UN Document Shows Kenya Seeking To Close Somali Refugee Camp

In this Tuesday, Dec. 19, 2017 file photo, some of around 20 Somali refugee families wait to be flown to Kismayo in Somalia, under a voluntary repatriation programme, at the airstrip of Dadaab refugee camp, hosting over 230,000 inhabitants, in northern Kenya. An internal United Nations document obtained by The Associated Press on Friday, March 29, 2019 says Kenya again seeks to close the Dadaab camp that hosts more than 200,000 refugees from neighboring Somalia. (AP Photo/Ben Curtis, File)


— An internal United Nations document says Kenya again seeks to close the Dadaab camp that hosts more than 200,000 refugees from neighboring Somalia and is one of the largest such camps in the world.

The U.N. refugee agency document obtained by The Associated Press says it “appreciates” Kenya’s suggestion, made on Feb. 12, to close the camp within six months. But it notes that security remains “precarious” in Somalia, where the al-Qaida-linked al-Shabab extremist group is based, and says returns must be voluntary.

Kenya calls the refugee camp near the Somalia border a source of insecurity. Some officials have argued that it has been used as a recruiting ground for al-Shabab and a base for launching attacks inside Kenya, but the officials have not provided conclusive proof.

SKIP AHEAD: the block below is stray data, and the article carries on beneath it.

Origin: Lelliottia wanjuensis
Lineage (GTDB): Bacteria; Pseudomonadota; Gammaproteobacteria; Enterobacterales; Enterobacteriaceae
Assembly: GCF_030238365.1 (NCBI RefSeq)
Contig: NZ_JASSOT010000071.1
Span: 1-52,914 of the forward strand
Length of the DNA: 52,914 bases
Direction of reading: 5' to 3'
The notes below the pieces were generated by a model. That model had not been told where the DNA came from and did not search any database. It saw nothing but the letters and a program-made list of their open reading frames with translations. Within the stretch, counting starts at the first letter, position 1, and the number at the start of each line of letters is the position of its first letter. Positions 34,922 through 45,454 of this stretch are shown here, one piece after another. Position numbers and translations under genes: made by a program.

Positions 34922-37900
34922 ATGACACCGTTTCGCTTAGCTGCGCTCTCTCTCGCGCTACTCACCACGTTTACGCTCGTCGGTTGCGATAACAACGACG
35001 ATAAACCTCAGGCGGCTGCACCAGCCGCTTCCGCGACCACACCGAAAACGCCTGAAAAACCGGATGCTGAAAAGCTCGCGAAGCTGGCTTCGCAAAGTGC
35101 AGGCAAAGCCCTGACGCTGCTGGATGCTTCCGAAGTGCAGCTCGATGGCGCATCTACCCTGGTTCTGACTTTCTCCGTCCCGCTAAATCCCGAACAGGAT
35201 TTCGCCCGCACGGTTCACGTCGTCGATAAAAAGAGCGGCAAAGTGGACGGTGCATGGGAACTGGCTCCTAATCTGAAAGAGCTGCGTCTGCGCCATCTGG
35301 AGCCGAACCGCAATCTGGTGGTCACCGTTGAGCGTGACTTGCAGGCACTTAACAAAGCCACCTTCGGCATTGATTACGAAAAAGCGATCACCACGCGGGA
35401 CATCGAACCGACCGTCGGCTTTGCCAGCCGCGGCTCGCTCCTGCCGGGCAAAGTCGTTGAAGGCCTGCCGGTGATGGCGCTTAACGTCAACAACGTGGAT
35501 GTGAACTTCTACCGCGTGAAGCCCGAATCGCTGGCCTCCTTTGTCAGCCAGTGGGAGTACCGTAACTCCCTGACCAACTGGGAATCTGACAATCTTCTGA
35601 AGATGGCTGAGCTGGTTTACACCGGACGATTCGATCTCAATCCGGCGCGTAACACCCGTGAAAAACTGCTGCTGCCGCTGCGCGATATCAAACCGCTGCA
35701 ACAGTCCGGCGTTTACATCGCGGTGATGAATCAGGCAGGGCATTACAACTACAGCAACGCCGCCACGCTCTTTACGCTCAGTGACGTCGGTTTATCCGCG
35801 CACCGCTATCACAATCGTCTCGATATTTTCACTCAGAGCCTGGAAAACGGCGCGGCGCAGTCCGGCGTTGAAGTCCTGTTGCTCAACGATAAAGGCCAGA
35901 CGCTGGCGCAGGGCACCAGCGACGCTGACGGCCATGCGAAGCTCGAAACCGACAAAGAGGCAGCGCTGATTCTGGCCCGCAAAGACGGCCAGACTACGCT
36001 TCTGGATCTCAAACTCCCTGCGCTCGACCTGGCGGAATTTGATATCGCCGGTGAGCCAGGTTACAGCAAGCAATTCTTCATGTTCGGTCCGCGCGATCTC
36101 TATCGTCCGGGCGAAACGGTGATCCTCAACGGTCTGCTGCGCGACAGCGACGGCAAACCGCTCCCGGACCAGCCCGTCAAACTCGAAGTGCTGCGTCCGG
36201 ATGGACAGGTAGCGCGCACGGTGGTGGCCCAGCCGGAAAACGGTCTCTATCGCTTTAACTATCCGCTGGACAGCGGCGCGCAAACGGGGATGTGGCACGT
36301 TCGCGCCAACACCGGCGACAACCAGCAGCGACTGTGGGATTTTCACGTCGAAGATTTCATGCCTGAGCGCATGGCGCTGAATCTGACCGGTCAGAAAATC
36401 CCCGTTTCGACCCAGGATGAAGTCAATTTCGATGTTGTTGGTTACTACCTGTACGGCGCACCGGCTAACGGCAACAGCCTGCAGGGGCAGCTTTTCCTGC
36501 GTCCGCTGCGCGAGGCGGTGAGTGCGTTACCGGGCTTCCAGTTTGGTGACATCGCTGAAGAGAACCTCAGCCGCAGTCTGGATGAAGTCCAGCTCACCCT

A Kenyan court in 2017 blocked the closure of Dadaab, however, saying it was not safe for refugees to return home.

A senior government official, speaking on condition of anonymity because he was not authorized to discuss the issue, confirmed Kenya’s latest plan to close the camp.

The decision followed the deadly al-Shabab attack on a luxury hotel complex in Kenya’s capital, Nairobi, in January, he said.

The senior official said plans for the Nairobi attack were made at the Dadaab camp. In the government’s previous attempt to close the camp, it said plans for the 2013 attack on the Westgate mall in Nairobi that left 67 people dead had been made in Dadaab, but it offered no proof.

The internal U.N. document says Kenya suggested alternatives including moving the camp to Kakuma, away from the Kenya-Somalia border. The document also notes Kenya’s national security concerns.

The first settlement in Dadaab was established in 1991, when refugees fleeing conflict in Somalia started to cross the border into Kenya, according to the U.N. refugee agency.

The document says that more than 82,000 refugees had been assisted to return to Somalia under voluntary repatriation as of the end of 2018.

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